In restructuring society, the first attempt was to bring the Malays into the modern economic mainstream which is the world of towns and cities and plantations and factories. It is urban pressurised living which goes according to the clock and not the heavens. There is a disconnect between man and nature, and there is very much a connection between man and man through agreements and contracts and other artificial constructs in order to solve urbanised connected living such as economic risks, healthcare and other urban ills.

But the modern economic mainstream thrives on openness, on communication and trade, the creation of markets, the synthesis of old ideas into new innovations, the stimulation of waves and waves of forward movement in order to keep up with the new developments around the world.

The Old Malaysia responded by imposing strictures, a corset to cater to the chosen few and ignoring the masses. The battle for a piece of the old cake was futile as the cake eventually crumbled out of dryness and lack of care in nurturing its growth. When the economy faltered, new money was injected by oil money while Japanese investments kept some urbanites in fairly well managed state of progressive misery. Once upon a time, firm control was held over the money supply to prevent any unwarranted exuberance, otherwise called speculation. Then suddenly, the new elite in the government took over the treasury. They burst into the stock and property markets. When things didn't go their way, they took over the central bank. They took over the judgment over criminal and commercial and political justice. They took over the monopoly of the economy. They created inflation and this fueled the state of dysfunction that the economy is now suffering, when fiscal stimulus means more jobs for unskilled foreign workers and the local graduates are left with nothing much to do except to contemplate revolution, and causing so-called political tsunamis.

The New Malaysia that we are now in is a honky dory world of escalating property prices and pushing the stock market through monopolies. Nobody has to work that hard. Money flows easy as banks send everybody cash to spend now and pay latter. In this new paradigm, the Old Politics looks decidedly anachronistic. Old Politicians look and sound decidedly dinosaurial.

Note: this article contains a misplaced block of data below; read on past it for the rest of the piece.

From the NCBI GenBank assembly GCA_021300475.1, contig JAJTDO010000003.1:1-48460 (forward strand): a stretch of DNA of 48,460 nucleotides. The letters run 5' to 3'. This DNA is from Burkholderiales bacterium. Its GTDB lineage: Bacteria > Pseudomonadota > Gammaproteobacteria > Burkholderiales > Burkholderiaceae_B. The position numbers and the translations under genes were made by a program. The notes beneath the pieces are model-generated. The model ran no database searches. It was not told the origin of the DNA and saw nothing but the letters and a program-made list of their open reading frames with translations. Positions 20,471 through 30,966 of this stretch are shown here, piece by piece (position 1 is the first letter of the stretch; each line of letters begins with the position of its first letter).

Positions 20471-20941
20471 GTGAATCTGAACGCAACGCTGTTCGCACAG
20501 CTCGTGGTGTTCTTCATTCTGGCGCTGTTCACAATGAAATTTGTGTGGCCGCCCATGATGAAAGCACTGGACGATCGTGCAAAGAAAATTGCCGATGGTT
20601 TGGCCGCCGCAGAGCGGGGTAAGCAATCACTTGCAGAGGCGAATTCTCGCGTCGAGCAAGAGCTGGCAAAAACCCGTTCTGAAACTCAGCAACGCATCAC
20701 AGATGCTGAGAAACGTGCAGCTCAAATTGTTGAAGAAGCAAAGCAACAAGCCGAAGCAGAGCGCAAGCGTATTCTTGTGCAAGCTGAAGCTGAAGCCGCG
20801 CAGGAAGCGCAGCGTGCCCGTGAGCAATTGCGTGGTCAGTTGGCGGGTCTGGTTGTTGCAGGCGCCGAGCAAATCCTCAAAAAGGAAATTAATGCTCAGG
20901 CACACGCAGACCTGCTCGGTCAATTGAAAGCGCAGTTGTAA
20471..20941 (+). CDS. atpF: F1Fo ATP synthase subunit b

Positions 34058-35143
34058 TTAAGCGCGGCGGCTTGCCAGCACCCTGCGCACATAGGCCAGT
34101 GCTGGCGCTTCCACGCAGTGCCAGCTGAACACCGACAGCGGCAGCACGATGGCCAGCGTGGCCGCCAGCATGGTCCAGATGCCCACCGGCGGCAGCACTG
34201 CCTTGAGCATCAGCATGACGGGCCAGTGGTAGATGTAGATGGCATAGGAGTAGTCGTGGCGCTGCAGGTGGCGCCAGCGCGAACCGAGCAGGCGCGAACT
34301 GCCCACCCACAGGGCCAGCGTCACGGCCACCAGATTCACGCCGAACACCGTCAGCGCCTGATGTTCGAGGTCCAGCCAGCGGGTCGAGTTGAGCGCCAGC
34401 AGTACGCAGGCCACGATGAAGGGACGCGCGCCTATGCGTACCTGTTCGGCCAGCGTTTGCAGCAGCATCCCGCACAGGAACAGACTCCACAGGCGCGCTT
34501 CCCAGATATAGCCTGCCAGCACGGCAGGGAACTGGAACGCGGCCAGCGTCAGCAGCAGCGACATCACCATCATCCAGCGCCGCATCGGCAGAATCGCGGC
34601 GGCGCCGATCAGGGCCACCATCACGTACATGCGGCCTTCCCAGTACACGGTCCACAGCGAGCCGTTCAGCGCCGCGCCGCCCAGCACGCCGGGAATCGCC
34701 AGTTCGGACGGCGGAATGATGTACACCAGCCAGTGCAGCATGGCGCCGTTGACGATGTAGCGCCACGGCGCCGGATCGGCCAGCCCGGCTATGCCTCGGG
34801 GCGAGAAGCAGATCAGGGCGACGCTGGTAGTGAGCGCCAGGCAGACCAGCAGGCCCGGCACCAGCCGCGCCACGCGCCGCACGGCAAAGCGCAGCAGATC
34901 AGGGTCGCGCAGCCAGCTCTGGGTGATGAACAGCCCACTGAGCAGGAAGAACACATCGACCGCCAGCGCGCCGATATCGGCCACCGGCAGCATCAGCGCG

The New Malaysia does not talk about religion, race or nation. The New Malaysia talks about building an effective and efficient economic structure and institutions that can create flexibility and dynamism in the New Economy. A robust New Economy. The New Malaysia wants New Leadership at all levels to be able to lead, to create New Frontiers for the nation and the world. The New Malaysia is not about Old Money but New Ideas. Forget about the 30% equity. Create New Wealth and you will get your percentage. The New Malaysia requires New Collaborations between all Malaysians, and between Malaysians and Foreigners. The Old Malaysia was about the Old Malaysian Elite collaborating with the Old Foreign Elite to make use of the poor locals to make their money. The New Malaysia must explore the potential in the local economic and social environment to create a New Malaysian Economic Force to fight the rest of the world, armed with electronics and brains. The New Malaysia does not kill and destroy other Malaysians.